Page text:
Janice Harayda is an award-winning critic who has been the book columnist for Glamour and book critic for the Plain Dealer in Cleveland. She wrote the comic novels The Accidental Bride and Manhattan on the Rocks.

Totally Unauthorized Reading Group Guides appear on One-Minute Book Reviews often but not on a regular schedule. They often deal with books for which publishers have provided no guides or guides that are flawed – for example, because they encourage cheerleading for books instead of thoughtful discussion. They are also intended to be more comprehensive than publishers’ guides. To avoid missing the them, please bookmark the site or subscribe to the RSS feed. One-Minute Book Reviews does not accept free books from authors, editors, publishers, agents or others who have a financial stake in books, and all reviews offer views that are not influenced by marketing concerns. If you would like to see the guides continue, it would be extremely helpful if you would link to them.

You can find more Totally Unauthorized Reading Group Guides at Thank you for visiting One-Minute Book Reviews, a site for people who like to read but dislike hype and review inflation.

© 2008 Janice Harayda

July 21, 2008

Jodi Picoult’s ‘Change of Heart’ – Looking for Jesus in All the Wrong Places

Filed under: Novels — 1minutebookreviewswordpresscom @ 1:04 am
Tags: , , , , , , , , , , , ,

Miracles occur in a New Hampshire prison after a man ends up on death row for crimes that occurred when he was a 33-year-old carpenter

Change of Heart: A Novel. By Jodi Picoult. Simon & Schuster/Atria, 447 pp., $26.95.

By Janice Harayda

Change of Heart is the best novel I’ve read in a long time about religious gobbledygook. After 15 books, Jodi Picoult still cares enough about her craft to leave most of the Da Vinci Code knockoffs behind in a cloud of incense. She’s a more careful and interesting writer than Dan Brown and at times shows an appealingly droll wit. And she has more substantive concerns than off-the-wall ecclesiastical conspiracies, including the case for abolishing the death penalty. Picoult is also a conscientious researcher. For this book she visited a lethal-injection chamber and, when she needed to learn about the Gnostic Gospels, got private tutorials from Elaine Pagels, one of the country’s foremost scholars on the subject.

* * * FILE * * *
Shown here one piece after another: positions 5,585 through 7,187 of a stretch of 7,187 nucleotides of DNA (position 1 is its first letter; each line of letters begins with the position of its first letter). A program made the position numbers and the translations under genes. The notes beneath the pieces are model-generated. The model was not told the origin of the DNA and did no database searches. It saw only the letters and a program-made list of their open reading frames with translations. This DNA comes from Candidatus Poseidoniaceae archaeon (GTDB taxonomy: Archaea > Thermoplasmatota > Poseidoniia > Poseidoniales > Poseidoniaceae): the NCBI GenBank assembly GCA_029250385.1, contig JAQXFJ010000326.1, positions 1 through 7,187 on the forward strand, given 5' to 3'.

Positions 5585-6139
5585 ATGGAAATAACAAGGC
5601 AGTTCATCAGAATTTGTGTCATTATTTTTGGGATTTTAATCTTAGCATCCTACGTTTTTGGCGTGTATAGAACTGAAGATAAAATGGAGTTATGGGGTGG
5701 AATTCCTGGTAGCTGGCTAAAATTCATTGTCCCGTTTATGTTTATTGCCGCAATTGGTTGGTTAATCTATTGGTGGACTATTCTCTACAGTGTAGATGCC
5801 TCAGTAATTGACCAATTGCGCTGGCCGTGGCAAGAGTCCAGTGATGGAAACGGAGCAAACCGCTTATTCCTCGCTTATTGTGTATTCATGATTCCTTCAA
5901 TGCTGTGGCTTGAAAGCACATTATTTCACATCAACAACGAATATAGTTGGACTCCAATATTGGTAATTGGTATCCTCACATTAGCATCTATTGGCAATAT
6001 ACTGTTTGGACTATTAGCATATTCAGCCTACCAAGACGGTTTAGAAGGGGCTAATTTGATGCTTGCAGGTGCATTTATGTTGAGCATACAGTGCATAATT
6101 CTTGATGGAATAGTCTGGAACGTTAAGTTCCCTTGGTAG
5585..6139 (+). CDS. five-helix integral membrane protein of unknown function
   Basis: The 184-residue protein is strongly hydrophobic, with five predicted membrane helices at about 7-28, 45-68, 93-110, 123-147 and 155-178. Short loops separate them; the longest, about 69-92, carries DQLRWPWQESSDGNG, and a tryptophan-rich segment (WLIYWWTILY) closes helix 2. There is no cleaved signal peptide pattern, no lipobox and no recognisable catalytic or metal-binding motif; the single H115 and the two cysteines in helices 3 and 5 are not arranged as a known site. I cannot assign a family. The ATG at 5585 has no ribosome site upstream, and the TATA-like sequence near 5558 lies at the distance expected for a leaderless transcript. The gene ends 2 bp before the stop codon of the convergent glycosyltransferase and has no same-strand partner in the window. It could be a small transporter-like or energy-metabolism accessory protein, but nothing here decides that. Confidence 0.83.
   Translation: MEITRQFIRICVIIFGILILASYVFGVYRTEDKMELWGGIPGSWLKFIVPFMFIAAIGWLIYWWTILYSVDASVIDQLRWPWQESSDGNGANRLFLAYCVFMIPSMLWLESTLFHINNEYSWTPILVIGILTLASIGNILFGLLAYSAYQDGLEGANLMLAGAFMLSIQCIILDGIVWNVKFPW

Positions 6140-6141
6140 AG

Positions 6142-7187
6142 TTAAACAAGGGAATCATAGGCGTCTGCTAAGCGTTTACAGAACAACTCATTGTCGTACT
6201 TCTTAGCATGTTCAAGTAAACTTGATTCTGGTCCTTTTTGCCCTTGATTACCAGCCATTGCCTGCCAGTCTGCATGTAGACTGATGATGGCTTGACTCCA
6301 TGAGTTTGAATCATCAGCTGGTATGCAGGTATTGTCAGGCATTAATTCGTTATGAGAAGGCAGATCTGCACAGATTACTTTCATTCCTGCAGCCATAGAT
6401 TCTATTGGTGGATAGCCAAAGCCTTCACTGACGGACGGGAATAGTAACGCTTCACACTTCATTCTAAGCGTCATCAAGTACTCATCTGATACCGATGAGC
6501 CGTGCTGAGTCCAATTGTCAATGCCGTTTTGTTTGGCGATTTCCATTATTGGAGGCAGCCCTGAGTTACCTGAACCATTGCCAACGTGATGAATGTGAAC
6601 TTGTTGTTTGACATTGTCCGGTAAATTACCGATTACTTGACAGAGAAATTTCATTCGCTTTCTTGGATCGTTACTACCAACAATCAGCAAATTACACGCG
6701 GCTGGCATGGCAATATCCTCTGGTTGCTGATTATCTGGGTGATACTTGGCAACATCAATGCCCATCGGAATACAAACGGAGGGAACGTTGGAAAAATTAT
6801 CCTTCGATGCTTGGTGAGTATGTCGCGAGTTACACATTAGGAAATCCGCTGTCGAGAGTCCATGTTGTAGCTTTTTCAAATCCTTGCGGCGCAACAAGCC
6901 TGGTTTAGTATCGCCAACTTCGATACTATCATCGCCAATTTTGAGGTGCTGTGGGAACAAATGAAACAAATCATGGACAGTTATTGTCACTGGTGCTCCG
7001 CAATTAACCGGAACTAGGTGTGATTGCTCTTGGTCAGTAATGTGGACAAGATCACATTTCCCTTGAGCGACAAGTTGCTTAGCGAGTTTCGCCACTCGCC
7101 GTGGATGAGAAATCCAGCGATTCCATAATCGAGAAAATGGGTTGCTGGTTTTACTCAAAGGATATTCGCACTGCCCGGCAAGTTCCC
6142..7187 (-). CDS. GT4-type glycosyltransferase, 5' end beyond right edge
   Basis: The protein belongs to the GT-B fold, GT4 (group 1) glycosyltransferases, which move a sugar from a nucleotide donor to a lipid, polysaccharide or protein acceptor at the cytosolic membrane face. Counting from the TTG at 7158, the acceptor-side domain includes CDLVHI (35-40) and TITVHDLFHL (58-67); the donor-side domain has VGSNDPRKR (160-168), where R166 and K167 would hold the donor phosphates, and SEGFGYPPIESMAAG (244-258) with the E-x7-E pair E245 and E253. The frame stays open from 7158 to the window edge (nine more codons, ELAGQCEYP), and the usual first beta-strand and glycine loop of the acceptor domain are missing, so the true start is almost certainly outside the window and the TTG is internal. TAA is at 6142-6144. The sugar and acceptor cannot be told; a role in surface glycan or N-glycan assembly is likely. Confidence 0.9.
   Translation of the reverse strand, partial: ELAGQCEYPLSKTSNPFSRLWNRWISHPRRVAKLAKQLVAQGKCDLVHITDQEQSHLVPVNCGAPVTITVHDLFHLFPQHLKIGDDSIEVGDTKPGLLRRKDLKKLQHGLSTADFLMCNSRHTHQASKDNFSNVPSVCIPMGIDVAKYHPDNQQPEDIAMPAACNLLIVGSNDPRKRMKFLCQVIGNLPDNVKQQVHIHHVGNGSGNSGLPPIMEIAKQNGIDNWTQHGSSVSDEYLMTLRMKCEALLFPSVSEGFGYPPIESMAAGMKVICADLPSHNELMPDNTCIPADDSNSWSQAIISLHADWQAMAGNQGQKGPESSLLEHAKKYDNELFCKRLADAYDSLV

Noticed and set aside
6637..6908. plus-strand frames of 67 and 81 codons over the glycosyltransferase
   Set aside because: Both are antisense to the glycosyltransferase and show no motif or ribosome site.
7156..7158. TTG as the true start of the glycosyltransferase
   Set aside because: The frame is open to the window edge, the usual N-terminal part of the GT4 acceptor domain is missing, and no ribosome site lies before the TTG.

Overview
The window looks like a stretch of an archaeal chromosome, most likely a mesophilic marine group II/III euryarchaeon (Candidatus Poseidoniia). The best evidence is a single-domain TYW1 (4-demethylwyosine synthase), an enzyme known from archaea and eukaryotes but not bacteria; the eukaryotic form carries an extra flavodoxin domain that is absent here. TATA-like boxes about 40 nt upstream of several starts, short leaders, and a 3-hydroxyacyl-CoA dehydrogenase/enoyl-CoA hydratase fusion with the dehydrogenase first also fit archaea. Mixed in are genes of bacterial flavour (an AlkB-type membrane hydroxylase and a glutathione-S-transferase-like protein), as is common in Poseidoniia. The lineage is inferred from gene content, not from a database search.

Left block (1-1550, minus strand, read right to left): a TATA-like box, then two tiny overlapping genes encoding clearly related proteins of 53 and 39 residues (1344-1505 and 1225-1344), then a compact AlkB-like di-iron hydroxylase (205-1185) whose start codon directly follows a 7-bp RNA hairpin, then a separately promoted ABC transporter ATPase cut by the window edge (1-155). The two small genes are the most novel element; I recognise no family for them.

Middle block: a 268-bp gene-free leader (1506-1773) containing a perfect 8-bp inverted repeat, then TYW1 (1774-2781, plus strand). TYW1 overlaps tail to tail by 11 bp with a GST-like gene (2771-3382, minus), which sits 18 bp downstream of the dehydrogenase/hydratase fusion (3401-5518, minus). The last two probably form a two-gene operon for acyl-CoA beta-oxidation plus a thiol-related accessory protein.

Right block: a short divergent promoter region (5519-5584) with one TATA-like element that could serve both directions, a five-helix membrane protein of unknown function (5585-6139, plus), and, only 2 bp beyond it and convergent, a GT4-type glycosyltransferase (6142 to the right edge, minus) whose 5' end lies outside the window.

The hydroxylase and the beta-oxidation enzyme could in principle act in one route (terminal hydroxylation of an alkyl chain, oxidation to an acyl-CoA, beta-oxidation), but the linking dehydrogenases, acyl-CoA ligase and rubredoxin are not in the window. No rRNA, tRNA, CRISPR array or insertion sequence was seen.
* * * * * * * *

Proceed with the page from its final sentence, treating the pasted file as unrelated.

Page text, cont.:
But in Change of Heart Picoult serves up characters with some peculiar traits or, rather, non-traits. They live in New Hampshire, but none has a credible New Hampshire accent or other characteristics that reflect the state or even New England — they might as well live in Nebraska. The oddest character is a 33-year-old carpenter who is sentenced to death for murdering a young girl and a policeman, then performs apparent miracles in a state prison. Shay Bourne cures the sick, brings a dead bird to life and feeds seven men with one piece of Bazooka bubble gum. Halfway through the book, you’re wondering what he could do it they ever ran low on the spelt bread and tilapia at Whole Foods. Bourne also wants to donate his heart after his execution to the gravely ill sister of the girl he killed. To do this, he needs to persuade a court that his religion requires such an action. And that effort pits him at different times against the mother of the dead child, a priest who has a crisis of faith, and a female lawyer for the American Civil Liberties Union whose only recent dates have been court dates. All of them run a footrace against time his scheduled execution approaches.

Behind all of this lies a larger question than whether Bourne will be able donate his heart to a girl who needs it: What is a religion? Picoult treats traditional faiths respectfully. But one of her themes surfaces in the words of an inmate with AIDS: “Religion was supposed to be a blanket drawn up to your chin to keep you warm, a promise that when it came to the end, you wouldn’t die alone – but it could just as easily leave you shivering out in the cold if what you believed became more important than the fact that you believed.”